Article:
American owners of iPhones could get US$25 from Apple Inc after the company agreed to pay up to US$500 million to settle claims over it intentionally slowing down older models to preserve older batteries.
Apple and lawyers representing iPhone consumers agreed to a deal stemming from Apple’s 2017 admission that it was slowing down phone performance in older models to avoid unexpected shutdowns related to battery fatigue.
That admission led to Apple offering discounted battery replacements at US$29, but many people claimed they had already spent hundreds of dollars to buy a new phone because Apple did not reveal the cause of the problem. If they had known they could just buy new batteries, they might not have bought new phones, some consumers said.
Apple did not admit any wrongdoing.
As part of the settlement, the company is to pay US$310 million to US$500 million, including about US$93 million to lawyers representing consumers.
Owners of iPhones who were named in the class-action lawsuit are to get up to US$3,500 each. The rest of the settlement money is to be distributed to owners of the iPhone 6, 6S, 7 and SE models who meet eligibility requirements related to the operating system they had running.
They must file claims to get the award. If too many people file, the US$25 amount could shrink.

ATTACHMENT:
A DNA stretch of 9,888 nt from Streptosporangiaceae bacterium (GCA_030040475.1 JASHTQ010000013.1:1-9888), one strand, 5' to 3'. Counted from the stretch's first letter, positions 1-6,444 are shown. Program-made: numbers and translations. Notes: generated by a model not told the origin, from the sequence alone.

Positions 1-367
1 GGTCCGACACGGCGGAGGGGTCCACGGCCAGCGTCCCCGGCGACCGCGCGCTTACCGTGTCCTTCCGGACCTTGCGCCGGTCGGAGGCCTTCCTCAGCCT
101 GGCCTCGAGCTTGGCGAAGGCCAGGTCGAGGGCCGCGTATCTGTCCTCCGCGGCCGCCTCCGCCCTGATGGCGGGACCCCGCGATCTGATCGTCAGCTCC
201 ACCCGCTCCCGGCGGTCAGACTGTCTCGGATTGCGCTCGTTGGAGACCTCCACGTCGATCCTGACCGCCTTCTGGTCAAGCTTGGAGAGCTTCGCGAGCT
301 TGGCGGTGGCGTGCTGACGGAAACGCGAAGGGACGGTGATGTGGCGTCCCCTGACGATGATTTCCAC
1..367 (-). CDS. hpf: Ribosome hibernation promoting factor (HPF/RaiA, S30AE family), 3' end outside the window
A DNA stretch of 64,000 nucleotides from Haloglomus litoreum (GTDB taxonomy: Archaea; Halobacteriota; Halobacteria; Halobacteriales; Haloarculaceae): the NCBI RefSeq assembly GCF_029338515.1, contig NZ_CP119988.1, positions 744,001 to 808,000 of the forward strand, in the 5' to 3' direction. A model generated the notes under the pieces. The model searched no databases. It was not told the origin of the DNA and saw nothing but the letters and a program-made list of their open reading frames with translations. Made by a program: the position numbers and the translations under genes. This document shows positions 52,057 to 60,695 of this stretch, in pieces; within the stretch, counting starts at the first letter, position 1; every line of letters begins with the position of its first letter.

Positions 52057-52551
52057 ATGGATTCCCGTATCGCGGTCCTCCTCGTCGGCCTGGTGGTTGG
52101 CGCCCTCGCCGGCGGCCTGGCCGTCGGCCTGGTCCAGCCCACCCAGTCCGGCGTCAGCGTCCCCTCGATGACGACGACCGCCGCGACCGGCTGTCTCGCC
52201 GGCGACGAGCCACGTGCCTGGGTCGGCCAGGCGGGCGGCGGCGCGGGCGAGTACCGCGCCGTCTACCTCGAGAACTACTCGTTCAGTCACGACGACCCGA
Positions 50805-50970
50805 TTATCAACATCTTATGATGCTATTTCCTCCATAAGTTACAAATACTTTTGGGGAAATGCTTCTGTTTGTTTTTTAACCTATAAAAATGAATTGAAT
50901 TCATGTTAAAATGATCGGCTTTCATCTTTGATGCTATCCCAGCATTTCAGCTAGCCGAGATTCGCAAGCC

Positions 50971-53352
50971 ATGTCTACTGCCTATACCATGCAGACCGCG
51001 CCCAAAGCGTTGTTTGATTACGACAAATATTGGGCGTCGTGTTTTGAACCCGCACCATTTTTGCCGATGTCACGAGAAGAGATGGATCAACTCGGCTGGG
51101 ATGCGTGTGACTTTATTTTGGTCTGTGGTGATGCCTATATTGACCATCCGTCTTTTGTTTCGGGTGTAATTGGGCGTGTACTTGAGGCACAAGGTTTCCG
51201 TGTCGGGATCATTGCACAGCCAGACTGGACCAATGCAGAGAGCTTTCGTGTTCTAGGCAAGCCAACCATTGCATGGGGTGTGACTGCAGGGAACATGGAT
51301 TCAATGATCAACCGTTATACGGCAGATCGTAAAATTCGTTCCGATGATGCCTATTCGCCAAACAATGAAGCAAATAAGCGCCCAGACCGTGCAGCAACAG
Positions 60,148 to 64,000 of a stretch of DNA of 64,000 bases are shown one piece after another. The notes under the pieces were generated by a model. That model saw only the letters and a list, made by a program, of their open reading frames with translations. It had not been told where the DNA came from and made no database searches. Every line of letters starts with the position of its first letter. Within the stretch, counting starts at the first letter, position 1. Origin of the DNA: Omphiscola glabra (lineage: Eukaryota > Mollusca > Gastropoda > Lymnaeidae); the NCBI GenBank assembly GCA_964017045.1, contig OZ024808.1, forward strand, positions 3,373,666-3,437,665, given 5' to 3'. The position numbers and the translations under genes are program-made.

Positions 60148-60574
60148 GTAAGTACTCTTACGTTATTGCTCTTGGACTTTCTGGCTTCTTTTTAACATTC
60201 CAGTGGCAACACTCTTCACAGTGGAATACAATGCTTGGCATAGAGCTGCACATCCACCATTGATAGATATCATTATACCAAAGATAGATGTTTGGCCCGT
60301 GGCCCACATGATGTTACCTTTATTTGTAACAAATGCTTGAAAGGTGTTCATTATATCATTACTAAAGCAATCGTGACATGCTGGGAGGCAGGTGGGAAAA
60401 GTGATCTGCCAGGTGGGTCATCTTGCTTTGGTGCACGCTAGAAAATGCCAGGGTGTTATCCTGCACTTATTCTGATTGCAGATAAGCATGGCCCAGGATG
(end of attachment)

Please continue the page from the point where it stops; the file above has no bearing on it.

A US federal judge in San Jose, California, still needs to approve the settlement.
Separately, some products from Apple are in short supply in a possible sign of the COVID-19 outbreak’s effect on the global manufacturing system.
The iPad Pro tablet is seeing limited availability at stores in major cities in the US, Australia and Europe, according to a review of Apple’s Web site on Monday.
Some Apple store employees said that they started noticing reduced iPad Pro inventory in the past week. They asked not to be identified discussing private product information.
AirPods Pro earbuds and built-to-order Mac computers are also continuing to show shipping delays, while some Apple Watch Series 3 and Series 5 models are listed as unavailable to buy online.
Additional reporting by Bloomberg
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